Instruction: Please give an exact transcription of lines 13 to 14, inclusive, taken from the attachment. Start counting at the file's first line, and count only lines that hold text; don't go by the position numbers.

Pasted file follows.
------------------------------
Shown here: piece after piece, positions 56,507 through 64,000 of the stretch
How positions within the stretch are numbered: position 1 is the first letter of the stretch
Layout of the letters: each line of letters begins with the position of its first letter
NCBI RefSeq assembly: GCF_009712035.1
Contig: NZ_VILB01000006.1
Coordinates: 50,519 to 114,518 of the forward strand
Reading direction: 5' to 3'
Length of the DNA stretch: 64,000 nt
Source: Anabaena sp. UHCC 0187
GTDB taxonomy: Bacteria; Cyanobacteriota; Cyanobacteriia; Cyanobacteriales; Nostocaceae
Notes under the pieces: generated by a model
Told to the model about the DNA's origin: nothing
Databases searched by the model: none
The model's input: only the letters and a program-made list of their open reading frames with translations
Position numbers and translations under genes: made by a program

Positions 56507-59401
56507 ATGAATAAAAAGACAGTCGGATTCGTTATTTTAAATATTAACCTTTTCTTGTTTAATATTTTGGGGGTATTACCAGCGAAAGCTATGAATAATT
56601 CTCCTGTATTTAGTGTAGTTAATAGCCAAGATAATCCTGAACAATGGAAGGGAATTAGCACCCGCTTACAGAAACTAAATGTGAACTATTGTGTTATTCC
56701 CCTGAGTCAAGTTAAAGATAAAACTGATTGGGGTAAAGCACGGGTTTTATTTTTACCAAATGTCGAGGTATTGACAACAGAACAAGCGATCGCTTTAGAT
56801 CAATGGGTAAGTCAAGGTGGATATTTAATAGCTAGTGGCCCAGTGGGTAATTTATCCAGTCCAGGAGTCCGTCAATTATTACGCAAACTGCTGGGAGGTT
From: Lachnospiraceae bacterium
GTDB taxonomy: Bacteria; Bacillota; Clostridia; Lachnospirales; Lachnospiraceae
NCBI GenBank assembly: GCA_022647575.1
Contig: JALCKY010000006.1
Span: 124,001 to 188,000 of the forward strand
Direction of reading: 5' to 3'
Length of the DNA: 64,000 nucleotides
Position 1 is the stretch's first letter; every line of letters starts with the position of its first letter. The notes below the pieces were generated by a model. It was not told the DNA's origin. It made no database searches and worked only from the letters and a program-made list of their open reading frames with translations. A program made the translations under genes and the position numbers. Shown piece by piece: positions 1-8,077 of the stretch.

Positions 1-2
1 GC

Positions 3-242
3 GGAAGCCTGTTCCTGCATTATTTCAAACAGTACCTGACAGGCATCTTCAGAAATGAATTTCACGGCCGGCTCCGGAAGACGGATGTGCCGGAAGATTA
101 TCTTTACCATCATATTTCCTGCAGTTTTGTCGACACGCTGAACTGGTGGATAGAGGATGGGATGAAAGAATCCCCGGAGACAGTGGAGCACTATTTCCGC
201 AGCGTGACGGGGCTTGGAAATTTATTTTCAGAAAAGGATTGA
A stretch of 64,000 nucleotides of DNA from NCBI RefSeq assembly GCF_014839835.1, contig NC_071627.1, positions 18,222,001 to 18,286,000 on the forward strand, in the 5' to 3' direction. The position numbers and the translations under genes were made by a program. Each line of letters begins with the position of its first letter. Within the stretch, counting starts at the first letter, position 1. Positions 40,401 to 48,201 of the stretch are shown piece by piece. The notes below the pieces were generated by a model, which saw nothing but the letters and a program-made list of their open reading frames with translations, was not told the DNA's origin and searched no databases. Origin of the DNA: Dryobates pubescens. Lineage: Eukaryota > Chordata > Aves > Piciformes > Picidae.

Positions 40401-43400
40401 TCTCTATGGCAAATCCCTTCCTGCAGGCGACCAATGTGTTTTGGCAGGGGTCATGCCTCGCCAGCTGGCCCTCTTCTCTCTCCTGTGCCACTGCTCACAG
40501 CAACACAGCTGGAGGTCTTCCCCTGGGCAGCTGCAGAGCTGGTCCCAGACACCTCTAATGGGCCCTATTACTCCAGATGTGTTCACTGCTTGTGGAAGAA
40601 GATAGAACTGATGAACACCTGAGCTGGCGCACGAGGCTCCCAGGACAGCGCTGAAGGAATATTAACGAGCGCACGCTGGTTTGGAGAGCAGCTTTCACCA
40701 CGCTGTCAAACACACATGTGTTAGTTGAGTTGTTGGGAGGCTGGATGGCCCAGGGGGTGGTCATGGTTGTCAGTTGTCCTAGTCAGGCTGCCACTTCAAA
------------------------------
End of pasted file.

Databases searched by the model: none
The model's input: only the letters and a program-made list of their open reading frames with translations